Calm down, girl. Get a grip.
The heavy doors to Cardiac Intensive Care Unit whooshed open. She entered, heading straight to the nursing station. With her mother's black hair and delicate graceful features, Sarah was often mistaken for Italian rather than the child of a "mixed couple." She hated the expression, as if the union between her Cuban mother and African American father came out of a Waring blender rather than a Catholic marriage.
The charge nurse saw her approach and smiled. "Afternoon, doctor."
"Afternoon. Any inquires about 621?" she asked, referring to the patient admitted last night.
With a raised eyebrow, he asked, "You asking about the family or Dr. Witherspoon?"
"Witherspoon." Witherspoon was the code word used by staff to refer to a man impersonating a doctor who'd recently attempted to gain access to patient information.
The nurse leaned closer and lowered his voice. "Well, he's not been in here. But you heard, didn't you, a guy fitting his description tried again last evening in the Neuro ICU?" He pronounced the acronym "nick you."
A jolt of adrenaline tingled down her arms to her fingertips. "Oh? NICU? As in neuro, not neonatal?"
He nodded. "Right, neuro."
Her initial excitement morphed into a glow of vindication for having spent almost an hour at 2 am convincing administration to break the rules and admit Bobbie Baker under a false name and Social Security number. Not only that, but to also place her in the cardiac ICU instead of the neurology intensive care. On second thought, panic hit. Maybe Bobbie wasn't paranoid after all. Maybe someone really was really out to get her. She asked, "What exactly happened?"
"Not much fortunately. I mean, no scenes or anything. Apparently a security guard recognized him from description and confronted him. He turned and walked away. Wasn't much the guard could do by then."
Tom needs to hear about this. Now. "And he's not shown up here?"
The nurse gave a sideways glance of suspicion. "No, but now I get the distinct impression you're part of this drama. Mind telling me what it's about?"
Tell him? Why not? As long as she didn't divulge Baker's true identity, what harm could it do? "What do you know about her history?"
The nurse studied his palm computer a moment, then slid it back into the breast pocket of his scrubs. "She's an overdose. She was admitted here because neuro is full."
Perfect. That was the fabricated cover story exactly. "This isn't—" she caught herself before using Bobbie's real name, "—Leslie's first admit. During a prior admit to Nine West a man claiming to be Dr. James Witherspoon tried to access her chart. You know Diane Halvorson?"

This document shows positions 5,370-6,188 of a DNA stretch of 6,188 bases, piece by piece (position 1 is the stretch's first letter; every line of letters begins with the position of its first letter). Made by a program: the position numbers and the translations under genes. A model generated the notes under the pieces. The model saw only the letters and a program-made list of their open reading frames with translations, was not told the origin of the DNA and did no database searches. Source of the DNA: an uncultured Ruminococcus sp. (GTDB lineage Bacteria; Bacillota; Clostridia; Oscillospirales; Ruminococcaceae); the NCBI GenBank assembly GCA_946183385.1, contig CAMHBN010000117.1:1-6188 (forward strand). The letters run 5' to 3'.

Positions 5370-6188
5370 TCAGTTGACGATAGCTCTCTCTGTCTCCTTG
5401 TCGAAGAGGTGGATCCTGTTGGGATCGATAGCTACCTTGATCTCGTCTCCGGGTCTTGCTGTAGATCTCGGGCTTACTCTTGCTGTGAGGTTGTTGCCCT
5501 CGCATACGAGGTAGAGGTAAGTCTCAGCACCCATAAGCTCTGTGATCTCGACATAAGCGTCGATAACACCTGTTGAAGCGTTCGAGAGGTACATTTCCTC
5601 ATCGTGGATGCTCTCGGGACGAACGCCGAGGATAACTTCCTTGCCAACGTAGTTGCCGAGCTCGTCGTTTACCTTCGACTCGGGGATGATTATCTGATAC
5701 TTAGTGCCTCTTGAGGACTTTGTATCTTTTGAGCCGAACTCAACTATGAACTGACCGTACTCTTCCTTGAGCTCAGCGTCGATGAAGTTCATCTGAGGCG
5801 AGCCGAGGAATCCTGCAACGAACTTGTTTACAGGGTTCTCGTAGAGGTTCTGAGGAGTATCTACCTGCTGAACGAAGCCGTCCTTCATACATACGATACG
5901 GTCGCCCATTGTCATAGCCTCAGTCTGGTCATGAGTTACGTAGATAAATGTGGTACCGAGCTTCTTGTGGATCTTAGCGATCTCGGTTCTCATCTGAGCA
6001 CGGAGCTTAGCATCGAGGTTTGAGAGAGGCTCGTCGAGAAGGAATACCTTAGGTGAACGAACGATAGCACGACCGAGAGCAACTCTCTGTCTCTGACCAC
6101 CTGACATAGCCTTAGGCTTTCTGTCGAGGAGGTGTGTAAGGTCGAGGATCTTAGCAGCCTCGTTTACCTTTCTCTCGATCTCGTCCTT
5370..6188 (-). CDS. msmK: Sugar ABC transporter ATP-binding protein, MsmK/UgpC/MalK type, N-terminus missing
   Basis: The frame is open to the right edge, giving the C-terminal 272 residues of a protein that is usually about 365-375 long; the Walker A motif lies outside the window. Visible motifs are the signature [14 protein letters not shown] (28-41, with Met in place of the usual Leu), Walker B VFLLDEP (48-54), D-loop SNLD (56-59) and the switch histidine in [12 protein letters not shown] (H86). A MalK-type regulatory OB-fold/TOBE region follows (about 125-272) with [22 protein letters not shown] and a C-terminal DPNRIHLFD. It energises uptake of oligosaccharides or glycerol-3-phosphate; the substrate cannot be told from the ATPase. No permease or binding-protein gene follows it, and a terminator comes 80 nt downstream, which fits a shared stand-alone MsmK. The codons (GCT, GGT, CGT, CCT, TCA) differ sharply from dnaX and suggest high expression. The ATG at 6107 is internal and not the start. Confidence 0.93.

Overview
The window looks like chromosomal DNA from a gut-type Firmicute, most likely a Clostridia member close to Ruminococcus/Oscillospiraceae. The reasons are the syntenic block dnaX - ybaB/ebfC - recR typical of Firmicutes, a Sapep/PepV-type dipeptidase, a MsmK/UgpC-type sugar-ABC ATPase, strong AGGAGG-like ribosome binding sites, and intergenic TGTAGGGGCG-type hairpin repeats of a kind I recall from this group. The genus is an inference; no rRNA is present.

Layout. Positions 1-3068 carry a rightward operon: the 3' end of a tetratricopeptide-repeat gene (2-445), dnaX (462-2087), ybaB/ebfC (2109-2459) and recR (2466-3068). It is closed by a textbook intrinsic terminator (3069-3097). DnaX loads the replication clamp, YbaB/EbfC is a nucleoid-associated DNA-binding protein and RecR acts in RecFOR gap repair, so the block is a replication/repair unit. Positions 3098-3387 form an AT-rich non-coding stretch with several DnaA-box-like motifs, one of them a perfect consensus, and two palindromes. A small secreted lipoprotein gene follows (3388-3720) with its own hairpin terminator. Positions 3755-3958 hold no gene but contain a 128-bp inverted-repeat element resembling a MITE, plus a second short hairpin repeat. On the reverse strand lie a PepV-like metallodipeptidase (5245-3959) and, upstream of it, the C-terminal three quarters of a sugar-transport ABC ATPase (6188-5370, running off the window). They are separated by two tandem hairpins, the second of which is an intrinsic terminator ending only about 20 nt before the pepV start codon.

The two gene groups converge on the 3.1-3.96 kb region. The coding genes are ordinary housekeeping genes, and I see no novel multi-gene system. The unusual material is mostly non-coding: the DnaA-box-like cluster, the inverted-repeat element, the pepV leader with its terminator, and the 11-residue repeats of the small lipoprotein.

The nurse nodded. "Charge nurse on psych?"
"Yup. She's been here longer than God and knows just about everyone on staff. Anyway, this Witherspoon shows up on her ward asking for Leslie's chart. Diane doesn't recognize him so she asks him for his ID. He pulls one out of his pocket. It looks okay, but something just doesn't sit right so she digs in and says no. You know how most docs would be—they'd go bat shit on her. But this Witherspoon guy just walks away without a word.
"Soon as I heard about it I called medical affairs. Turns out Witherspoon's not on staff. That got me curious, so I checked with the King County Medical Society and the state licensing office. Same thing. There's no such doctor in this state. He's a fraud."
The charge nurse adjusted his wristwatch. "So, what's up with him? I mean, why all the lurking around?"
Crap. She didn't want to go into details. On the other hand, it'd feel good to defend herself against all the accusing stares from the other residents. She imagined the rumors floating around about her incompetence. Rumors that would quickly spill over from house staff to nursing staff.
"It's complicated, but here's the short version: She's in for a Valium overdose, obviously." Baker had washed down a bottle of Valium with most of a bottle of Cutty Sark. "But here's the thing: With her history of depression, she never should've been given the Valium in the first place. Turns out, when they checked the prescription, my name was on the bottle. And that's nuts. I never prescribed a sedative for her, much less Valium." Too much emotion spiced her words, she realized. Tone it down. "The only prescription I ever wrote her was Paxil."
The nurse's silence prompted Sarah to continue. "Turns out the Valium came from the same Walgreens she uses for other prescriptions, but when I checked with the head pharmacist there, he claimed there's no record of a Valium script for her. None! It was fake."
The nurse asked, "So what are you saying, that this Witherspoon gave her that prescription?"
Exactly! At least, her gut knew that was it. But gut feelings didn't prove a thing and certainly couldn't exonerate her for apparently prescribing the wrong drug for Bobbie—a drug that would've killed her if Trent hadn't come home in time. The only person to know for certain who gave her the prescription was Bobbie, and right now she was in the other room drugged and intubated.
"I don't know. But I intend to find out. Until this is cleared up I'm on probation." She should get to work. "Sorry, I've taken too much of your time. I'll let you get back to your patients. Thanks for the information."
* * *